The Performance of Rainscreen Walls in Coastal British Columbia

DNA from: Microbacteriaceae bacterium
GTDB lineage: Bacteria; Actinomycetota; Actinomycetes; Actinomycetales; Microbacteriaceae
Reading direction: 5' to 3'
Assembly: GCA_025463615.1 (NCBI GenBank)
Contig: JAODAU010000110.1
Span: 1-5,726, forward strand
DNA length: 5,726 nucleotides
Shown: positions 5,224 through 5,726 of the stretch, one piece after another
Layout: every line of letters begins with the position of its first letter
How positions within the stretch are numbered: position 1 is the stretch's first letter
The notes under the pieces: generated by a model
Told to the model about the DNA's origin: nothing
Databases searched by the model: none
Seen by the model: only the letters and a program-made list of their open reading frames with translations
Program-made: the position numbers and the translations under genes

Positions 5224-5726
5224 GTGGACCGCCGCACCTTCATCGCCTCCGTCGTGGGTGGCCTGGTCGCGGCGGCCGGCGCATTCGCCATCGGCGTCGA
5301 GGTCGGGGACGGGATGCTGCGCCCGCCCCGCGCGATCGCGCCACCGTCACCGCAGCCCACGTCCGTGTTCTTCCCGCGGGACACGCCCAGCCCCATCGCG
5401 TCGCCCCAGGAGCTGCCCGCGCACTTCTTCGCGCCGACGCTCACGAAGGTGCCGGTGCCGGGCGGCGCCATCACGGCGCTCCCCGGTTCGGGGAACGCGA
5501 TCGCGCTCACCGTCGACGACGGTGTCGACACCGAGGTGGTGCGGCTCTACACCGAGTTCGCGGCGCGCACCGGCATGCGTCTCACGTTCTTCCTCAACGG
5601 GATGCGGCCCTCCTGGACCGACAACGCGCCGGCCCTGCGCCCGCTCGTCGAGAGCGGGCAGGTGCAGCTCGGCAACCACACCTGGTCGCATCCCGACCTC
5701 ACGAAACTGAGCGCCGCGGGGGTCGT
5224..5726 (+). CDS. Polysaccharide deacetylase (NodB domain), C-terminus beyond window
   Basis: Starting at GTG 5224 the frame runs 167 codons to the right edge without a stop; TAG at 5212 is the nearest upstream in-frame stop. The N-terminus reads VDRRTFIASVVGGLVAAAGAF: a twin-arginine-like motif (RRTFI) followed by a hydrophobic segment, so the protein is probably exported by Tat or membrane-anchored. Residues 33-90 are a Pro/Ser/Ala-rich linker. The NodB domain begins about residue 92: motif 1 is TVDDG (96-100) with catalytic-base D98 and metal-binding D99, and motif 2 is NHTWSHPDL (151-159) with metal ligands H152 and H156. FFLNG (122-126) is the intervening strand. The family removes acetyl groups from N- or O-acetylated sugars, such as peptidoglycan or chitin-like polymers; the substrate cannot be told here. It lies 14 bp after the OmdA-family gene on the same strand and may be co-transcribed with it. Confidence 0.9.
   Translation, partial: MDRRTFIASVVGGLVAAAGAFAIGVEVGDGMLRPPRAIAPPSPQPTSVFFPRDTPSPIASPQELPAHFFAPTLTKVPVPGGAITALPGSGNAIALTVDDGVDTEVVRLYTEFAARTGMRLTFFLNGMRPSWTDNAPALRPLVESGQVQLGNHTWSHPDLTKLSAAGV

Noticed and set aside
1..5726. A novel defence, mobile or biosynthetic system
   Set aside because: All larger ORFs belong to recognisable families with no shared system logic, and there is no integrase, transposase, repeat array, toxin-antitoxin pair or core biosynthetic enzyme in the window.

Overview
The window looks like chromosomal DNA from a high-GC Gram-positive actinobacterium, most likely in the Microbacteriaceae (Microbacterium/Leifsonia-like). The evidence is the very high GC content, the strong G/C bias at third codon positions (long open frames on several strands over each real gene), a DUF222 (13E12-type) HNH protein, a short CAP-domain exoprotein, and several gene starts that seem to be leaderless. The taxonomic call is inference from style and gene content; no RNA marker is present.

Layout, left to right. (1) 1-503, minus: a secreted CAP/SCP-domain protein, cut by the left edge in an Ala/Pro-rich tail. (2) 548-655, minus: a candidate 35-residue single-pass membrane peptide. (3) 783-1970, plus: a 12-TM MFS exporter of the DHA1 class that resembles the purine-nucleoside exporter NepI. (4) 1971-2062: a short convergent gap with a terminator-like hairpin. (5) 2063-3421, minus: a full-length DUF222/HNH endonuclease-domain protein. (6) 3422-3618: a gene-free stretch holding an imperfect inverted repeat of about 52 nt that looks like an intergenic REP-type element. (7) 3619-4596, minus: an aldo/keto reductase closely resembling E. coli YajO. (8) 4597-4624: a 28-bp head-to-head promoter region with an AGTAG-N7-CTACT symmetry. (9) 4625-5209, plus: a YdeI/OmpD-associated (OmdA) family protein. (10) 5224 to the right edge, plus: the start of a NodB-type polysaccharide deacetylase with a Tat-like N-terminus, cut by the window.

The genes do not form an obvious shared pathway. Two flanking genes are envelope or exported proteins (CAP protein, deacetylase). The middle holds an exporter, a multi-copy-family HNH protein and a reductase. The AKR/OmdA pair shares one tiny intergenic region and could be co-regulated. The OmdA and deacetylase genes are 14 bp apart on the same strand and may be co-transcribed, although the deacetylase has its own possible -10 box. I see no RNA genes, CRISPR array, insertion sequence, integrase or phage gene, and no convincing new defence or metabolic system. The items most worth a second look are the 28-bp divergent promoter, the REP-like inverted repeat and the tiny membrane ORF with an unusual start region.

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This thesis examines the widespread moisture problems which emerged over the past twenty years in buildings throughout coastal British Columbia, commonly known as ‘leaky condos’. A literature review of building physics and a historical review of wood-frame construction in North America provide background for this review. The purpose of this work is to report and interpret the performance of rainscreen walls in the coastal climate of Vancouver BC, based on extensive field data from five local buildings constructed or rehabilitated with rainscreen wall assemblies. Hygrothermal data was collected within exterior walls, and corresponding environmental data was recorded for each building. Driving rain loads at the five buildings across the city are calculated and compared to Vancouver airport data. Site factors are shown to have a significant impact on driving rain load, wind speed and direction. The WUFI 4.1 hygrothermal model was compared with the field data collected and found to be accurate at predicting past performance. Applying this validated model to each wall assembly, further simulations were performed to determine the impact of boundary conditions and assembly details on wall performance. Field measurements and modeling show that ventilated and drained claddings (i.e. rainscreen) reduce the sensitivity of wood frame buildings to moisture damage. Ventilation of the cladding is shown to be particularly important and natural buoyancy forces (from temperature and humidity differences between cavity and exterior) are usually sufficient to provide good drying. Exterior insulation is shown to further improve rainscreen wall performance by increasing the drying potential of the sheathing to both the exterior and interior. Additional work performed included material testing of fiberglass-faced gypsum sheathing and air-leakage testing of individual suites in the monitored buildings. Elevated interior humidity, resulting from inadequate ventilation, is shown to be exacerbated by inter-zonal air-flow in multi-unit residential buildings.